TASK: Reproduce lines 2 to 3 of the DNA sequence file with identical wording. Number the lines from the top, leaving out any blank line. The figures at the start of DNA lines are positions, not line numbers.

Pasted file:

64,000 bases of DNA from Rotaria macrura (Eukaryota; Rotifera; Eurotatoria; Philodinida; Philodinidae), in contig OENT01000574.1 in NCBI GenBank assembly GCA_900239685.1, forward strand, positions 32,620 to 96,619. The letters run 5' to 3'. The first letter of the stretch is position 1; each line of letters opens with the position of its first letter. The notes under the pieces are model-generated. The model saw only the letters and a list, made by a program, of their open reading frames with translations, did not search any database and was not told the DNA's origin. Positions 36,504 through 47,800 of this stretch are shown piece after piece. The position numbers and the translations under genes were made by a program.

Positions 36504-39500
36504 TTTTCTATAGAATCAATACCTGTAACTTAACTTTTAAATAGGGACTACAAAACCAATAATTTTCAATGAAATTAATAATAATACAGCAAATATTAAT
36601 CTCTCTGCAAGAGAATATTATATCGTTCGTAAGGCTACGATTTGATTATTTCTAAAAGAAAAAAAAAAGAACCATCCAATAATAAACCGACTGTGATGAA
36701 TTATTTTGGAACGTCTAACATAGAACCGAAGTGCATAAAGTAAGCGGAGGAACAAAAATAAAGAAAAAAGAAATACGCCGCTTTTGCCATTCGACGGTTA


Positions 36504-39500
36504 TTTTCTATAGAATCAATACCTGTAACTTAACTTTTAAATAGGGACTACAAAACCAATAATTTTCAATGAAATTAATAATAATACAGCAAATATTAAT